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Section 147 of the Income Tax Act, 1961 — Reassessment — Information which comes to the notice of the assessing officer during proceedings for subsequent assessment years can definitely form tangible material to invoke powers vested with the assessing officer under Section 147. 54 ITCD 1 (SC)
Facts: Being aggrieved of the order of High Court, assessee went on appeal before High Court and raised the question of law that (i) Whether in the facts and circumstances of the case, it can be said that the revenue had a valid reason to believe that undisclosed income had escaped assessment?(ii) Whether the assessee did not disclose fully and truly all material facts during the course of original assessment which led to the finalisation of the assessment order and undisclosed income escaping detection?(iii) Whether the notice dated 31.03.2015 along with reasons communicated on 04.08.2015 could be termed to be a notice invoking the provisions of the second proviso to Section 147 of the Act?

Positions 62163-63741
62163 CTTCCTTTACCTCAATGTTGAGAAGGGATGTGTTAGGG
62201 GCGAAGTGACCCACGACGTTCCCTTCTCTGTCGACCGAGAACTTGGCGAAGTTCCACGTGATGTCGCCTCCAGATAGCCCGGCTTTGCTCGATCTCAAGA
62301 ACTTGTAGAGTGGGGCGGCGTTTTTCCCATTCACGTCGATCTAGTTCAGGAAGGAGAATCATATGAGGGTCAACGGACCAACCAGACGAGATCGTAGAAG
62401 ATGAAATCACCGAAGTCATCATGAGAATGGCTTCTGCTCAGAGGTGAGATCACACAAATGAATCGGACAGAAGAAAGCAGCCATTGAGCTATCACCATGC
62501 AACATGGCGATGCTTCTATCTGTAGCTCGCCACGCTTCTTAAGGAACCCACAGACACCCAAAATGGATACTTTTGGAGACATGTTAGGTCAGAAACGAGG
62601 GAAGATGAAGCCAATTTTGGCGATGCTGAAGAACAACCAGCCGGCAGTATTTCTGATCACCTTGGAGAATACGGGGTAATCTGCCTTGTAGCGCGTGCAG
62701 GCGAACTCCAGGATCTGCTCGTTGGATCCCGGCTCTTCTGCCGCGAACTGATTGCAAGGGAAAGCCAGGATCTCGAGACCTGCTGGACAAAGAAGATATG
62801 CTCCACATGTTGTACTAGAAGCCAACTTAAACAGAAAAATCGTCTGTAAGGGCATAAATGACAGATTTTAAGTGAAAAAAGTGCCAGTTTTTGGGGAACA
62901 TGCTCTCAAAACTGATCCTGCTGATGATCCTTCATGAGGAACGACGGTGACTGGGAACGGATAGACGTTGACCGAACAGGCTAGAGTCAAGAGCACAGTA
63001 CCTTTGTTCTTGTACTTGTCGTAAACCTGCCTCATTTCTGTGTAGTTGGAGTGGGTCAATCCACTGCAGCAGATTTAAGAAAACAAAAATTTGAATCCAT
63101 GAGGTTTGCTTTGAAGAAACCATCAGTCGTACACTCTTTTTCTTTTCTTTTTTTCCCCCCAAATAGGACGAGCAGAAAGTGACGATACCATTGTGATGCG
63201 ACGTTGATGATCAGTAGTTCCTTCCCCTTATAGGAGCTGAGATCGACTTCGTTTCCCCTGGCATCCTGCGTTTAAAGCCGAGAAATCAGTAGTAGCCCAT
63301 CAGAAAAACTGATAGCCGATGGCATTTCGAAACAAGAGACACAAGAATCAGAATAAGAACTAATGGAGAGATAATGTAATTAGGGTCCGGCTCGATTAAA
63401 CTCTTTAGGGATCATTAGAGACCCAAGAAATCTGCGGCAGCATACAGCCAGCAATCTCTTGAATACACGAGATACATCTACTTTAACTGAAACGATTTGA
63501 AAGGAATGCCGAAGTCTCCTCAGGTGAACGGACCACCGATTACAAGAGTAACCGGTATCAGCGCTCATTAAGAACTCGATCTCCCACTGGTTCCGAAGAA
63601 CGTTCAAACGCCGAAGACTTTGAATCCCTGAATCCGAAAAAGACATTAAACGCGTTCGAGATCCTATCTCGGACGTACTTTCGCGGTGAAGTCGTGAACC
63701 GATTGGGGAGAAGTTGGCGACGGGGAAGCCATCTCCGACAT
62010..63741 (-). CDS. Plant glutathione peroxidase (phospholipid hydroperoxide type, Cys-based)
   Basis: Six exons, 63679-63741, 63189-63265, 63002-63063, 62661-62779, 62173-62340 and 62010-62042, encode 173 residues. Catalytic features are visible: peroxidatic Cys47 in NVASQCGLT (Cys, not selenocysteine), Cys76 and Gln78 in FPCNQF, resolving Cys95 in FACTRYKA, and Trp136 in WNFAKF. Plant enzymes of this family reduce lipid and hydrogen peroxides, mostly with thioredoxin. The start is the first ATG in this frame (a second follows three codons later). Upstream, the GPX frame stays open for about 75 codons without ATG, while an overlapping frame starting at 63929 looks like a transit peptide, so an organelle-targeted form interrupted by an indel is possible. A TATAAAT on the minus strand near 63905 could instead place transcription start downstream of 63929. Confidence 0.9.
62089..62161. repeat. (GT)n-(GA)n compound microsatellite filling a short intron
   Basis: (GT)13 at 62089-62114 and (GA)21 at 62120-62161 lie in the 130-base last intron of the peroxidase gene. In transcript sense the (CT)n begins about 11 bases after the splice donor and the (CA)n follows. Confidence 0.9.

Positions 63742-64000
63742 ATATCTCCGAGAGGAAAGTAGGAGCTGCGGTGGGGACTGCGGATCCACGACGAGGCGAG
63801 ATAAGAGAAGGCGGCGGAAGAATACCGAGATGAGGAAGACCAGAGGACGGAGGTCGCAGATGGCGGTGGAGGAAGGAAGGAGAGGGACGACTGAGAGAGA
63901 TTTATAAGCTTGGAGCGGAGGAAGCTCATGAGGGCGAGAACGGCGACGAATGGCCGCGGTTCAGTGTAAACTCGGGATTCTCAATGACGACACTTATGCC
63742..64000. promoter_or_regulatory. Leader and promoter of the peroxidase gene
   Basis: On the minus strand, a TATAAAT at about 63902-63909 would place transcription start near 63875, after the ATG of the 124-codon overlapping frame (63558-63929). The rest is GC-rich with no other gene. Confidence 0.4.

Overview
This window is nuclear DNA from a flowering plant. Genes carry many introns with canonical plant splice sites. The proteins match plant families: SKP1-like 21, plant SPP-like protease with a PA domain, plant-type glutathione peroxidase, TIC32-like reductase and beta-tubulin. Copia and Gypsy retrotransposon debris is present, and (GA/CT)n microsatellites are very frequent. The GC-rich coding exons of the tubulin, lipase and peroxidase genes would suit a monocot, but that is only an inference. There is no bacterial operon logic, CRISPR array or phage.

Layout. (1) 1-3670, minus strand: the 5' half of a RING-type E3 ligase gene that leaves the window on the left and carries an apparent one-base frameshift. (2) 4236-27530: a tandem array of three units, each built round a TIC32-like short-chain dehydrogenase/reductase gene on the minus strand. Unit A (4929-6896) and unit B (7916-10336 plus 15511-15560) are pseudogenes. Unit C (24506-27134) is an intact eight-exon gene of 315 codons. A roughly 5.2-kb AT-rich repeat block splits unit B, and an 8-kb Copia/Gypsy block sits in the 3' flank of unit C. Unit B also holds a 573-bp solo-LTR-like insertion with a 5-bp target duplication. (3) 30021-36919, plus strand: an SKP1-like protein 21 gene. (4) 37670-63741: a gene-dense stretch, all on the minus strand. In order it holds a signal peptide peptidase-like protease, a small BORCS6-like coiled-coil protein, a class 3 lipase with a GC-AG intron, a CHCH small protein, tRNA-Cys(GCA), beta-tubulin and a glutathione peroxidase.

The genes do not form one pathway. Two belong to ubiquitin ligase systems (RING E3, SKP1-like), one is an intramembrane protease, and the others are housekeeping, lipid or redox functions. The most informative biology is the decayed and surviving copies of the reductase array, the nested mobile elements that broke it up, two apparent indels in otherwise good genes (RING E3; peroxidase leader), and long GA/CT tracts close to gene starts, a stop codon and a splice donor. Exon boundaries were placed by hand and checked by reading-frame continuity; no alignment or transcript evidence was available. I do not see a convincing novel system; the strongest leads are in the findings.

Held, that with regard to question no (i) it was held that subsequent facts which come to the knowledge of the assessing officer can be taken into account to decide whether the assessment proceedings should be reopened or not. Information which comes to the notice of the assessing officer during proceedings for subsequent assessment years can definitely form tangible material to invoke powers vested with the assessing officer under Section 147. The material disclosed in the assessment proceedings for the subsequent years as well as the material placed on record by the minority shareholders form the basis for taking action under Section 147. At the stage of issuance of notice, the assessing officer is to only form a prima facie view. In our opinion the material disclosed in assessment proceedings for subsequent years was sufficient to form such a view. We accordingly hold that there were reasons to believe that income had escaped assessment in this case. Question No.1 is answered accordingly. With regard to question no 2, it was held that , the assessee disclosed all the primary facts necessary for assessment of its case to the assessing officer. What the revenue urges is that the assessee did not make a full and true disclosure of certain other facts. We are of the view that the assessee had disclosed all primary facts before the assessing officer and it was not required to give any further assistance to the assessing officer by disclosure of other facts. It was for the assessing officer at this stage to decide what inference should be drawn from the facts of the case. In the present case the assessing officer on the basis of the facts disclosed to him did not doubt the genuineness of the transaction set up by the assessee. This the assessing officer could have done even at that stage on the basis of the facts which he already knew. The other facts relied upon by the revenue are the proceedings before the DRP and facts subsequent to the assessment order, and we have already dealt with the same while deciding Issue No.1. However, that cannot lead to the conclusion that there is nondisclosure of true and material facts by the assessee. We are clearly of the view that the revenue in view of its counter affidavit before the High Court that it was not relying upon the nondisclosure of facts by the assessee could not have been permitted to orally urge the same. Even otherwise we find that the assessee had fully and truly disclosed all material facts necessary for its assessment and, therefore, the revenue cannot take benefit of the extended period of limitation of 6 years. We answer Question No.2 accordingly. With regard to question no (iii), it was held that appeal was allowed holding that the notice issued to the assessee shows sufficient reasons to believe on the part of the assessing officer to reopen the assessment but since the revenue has failed to show nondisclosure of facts the notice having been issued after a period of 4 years is required to be quashed. Having held so, we make it clear that we have not expressed any opinion on whether on facts of this case the revenue could take benefit of the second proviso or not. Therefore, the revenue may issue fresh notice taking benefit of the second proviso if otherwise permissible under law. We make it clear that both the parties shall be at liberty to raise all contentions with regard to the validity of such notice. All pending application(s) shall stand(s) disposed of.